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"This is definitely not your typical story and Ken Carter is not your typical guy,” says Academy Award® nominee Samuel L. Jackson about the controversial coach he portrays. "Both the story and Ken are about teaching young people to expect more from themselves and to see beyond their present.”

Three-time Emmy-winning director Thomas Carter ("Save the Last Dance,” "Hill Street Blues”) totally agrees, adding that Jackson was the perfect choice to bring the no-nonsense Ken Carter (no relation) to life.

"It's rare to find such a compelling story with such a driven, yet truly likeable lead character,” says Carter. "Ken's unwavering dedication and his enthusiasm for what he believes in is extraordinary. We needed someone who could translate his passion for both the kids and basketball to the screen, and Sam Jackson fit the role beautifully.”

Ken Carter couldn't agree more. "I had a very short list of actors who I'd like to see portray me,” laughs Carter. "Samuel L. Jackson was the only name on it.”

Bringing the story of the man behind the remarkable event, which happened on January 4, 1999, all began when producers Brian Robbins and Mike Tollin read an article in the Los Angeles Times about the lockout. They immediately contacted Ken Carter.

"We knew that this was a particularly refreshing story because it wasn't only about basketball, but also about human relationships,” says Tollin. "Coach Carter's fervent passion for bettering the lives of the young men on his team is nothing short of amazing.”

"What's also extraordinary is how this one act affected the entire Richmond community,” adds Robbins. "Not only did it pull the community apart.. .but it also pulled it together.”

Executive Vice President of MTV Films David Gale says that the story is riveting and important at the same time. "This film is not only a great coming-of-age story, but it also has a message that will resonate with audiences.”

Director Caner, whose hugely successful film "Save the Last Dance” spoke to the importance of following your dreams no matter the challenges or what people may think, says that one of his main goals in directing "Coach Carter” was to stay away from stereotyping.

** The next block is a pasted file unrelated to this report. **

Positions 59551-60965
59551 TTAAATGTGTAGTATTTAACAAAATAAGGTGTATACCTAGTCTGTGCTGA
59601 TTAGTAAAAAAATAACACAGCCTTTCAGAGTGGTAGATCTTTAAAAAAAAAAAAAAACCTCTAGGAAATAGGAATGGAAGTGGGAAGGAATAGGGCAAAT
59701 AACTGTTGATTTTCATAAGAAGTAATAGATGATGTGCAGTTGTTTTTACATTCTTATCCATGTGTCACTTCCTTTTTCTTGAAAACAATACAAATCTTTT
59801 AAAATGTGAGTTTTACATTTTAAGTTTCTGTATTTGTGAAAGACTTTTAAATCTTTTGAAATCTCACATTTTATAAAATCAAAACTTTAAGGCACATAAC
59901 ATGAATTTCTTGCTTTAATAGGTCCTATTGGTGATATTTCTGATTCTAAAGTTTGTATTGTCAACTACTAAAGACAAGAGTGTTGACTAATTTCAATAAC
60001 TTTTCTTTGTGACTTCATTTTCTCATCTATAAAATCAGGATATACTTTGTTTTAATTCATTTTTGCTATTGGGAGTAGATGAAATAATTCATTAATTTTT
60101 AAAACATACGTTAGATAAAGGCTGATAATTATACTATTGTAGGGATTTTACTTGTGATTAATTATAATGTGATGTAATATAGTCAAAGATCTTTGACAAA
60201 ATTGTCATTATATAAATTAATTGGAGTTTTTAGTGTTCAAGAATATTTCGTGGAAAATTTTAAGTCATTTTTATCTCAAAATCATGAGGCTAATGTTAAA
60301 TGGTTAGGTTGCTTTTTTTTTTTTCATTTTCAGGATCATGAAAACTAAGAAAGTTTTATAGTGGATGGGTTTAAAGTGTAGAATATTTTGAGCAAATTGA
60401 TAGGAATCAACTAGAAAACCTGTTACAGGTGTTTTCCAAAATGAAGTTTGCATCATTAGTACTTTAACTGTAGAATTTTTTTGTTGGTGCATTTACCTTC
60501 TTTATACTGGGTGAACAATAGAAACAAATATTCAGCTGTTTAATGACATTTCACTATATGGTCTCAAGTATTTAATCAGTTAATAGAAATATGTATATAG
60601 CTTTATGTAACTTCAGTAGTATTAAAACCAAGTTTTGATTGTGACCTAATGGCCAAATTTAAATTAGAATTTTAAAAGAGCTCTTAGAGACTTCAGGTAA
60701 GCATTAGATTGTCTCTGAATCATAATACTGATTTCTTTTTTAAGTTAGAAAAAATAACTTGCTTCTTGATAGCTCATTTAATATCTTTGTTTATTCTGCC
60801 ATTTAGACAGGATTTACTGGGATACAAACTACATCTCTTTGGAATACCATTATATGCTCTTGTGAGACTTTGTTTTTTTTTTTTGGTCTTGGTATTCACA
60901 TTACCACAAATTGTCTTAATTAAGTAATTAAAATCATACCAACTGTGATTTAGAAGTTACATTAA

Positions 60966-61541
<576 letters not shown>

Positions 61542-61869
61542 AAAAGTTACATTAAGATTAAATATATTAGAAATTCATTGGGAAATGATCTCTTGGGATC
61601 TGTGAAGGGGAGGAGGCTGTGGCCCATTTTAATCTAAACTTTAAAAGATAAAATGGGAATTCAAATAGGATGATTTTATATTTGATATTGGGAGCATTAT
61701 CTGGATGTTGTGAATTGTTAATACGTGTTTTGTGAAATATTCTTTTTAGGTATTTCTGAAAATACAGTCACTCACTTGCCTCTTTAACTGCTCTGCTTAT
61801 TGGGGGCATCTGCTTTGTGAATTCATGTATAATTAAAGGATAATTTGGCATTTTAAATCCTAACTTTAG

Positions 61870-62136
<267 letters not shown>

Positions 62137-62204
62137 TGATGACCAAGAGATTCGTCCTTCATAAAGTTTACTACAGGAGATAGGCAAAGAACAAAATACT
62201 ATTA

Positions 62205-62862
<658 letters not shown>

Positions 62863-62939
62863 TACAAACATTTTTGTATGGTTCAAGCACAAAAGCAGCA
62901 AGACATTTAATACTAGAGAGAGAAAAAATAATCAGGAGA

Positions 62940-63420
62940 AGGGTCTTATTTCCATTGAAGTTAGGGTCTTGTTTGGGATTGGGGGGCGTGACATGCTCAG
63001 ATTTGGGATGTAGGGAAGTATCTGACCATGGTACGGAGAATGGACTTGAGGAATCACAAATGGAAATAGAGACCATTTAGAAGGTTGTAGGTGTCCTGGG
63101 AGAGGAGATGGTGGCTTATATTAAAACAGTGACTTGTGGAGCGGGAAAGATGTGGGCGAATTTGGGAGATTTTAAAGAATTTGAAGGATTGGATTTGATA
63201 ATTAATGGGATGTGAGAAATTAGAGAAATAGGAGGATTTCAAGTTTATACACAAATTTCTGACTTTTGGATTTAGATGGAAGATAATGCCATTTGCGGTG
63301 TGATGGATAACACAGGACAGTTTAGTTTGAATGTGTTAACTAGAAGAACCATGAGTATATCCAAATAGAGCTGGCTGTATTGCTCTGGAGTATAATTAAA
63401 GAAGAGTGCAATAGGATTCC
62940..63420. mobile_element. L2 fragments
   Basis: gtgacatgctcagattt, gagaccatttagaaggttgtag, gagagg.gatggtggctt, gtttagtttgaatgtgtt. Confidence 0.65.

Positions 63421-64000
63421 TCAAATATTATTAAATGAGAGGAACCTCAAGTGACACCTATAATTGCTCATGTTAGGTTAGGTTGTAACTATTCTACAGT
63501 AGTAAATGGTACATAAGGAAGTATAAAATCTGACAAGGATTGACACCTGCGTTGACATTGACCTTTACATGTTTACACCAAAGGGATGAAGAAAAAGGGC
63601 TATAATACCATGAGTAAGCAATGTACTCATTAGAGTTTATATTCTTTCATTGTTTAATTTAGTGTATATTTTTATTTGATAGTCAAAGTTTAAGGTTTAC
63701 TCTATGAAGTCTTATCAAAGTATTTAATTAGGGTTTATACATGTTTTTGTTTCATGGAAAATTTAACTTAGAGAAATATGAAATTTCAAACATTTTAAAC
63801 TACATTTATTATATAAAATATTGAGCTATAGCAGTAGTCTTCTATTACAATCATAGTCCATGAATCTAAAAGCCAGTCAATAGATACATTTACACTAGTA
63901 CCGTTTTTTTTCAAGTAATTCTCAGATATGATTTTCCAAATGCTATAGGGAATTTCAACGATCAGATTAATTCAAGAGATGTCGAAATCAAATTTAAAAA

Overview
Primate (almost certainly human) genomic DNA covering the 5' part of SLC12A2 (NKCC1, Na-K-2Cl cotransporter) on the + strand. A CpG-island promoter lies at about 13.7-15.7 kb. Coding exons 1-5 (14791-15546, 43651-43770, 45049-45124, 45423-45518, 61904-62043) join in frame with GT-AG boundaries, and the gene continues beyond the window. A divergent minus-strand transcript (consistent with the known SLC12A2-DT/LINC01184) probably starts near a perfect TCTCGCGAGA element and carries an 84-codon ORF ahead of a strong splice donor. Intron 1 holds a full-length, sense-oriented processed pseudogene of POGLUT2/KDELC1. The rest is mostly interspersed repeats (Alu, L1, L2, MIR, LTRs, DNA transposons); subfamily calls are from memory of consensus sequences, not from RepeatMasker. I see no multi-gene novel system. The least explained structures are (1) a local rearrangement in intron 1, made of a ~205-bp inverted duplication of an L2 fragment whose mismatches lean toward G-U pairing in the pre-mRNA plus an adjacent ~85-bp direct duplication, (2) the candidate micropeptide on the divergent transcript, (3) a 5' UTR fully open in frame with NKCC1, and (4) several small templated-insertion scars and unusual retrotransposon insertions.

"I wanted to deal with the good and bad of high school sports, how playing ball can focus a kid toward a dream, but how that dream can also be unrealistic and narrow,” says Carter. "Equally important to telling the story of the lockout are all the individual stories of the players and the particular obstacles each faces.”

One huge impediment that stands in the way of one of Coach Caner's star players, Kenyon Stone, portrayed by Rob Brown, is his devotion to his girlfriend Kyra, portrayed by singing sensation Ashanti. Faced with Kyra's pregnancy, Kenyon is torn when he has to decide whether or not to remain in Richmond to help raise the child, knowing that if he does stay, it could derail his future.

Best known for his breakout role in "Finding Forrester,” Brown says that the multi-faceted role was something he simply couldn't pass up. "1 read a lot of scripts and choose my projects very carefully, and when ‘Coach Carter' came along, 1 could instantly ace what an important story it is,” recalls Brown. "My character, like a lot of the guys on the team, has his own problems, but he's a smart guy and doesn't want to make the mistakes he's seen other guys in the same situation make. But he really loves Kyra, so he's torn. It's a very real-life dilemma that a lot of young people face before they're ready to handle it.”

Grammy winner Ashanti, who makes her major motion picture debut, says that she was proud to be entering the film world with such a meaningful project "The script was peat. It really delved into the lives of these people and made you care about each and every one of them,” says Ashanti. "I think this movie is going to touch a lot of people beca

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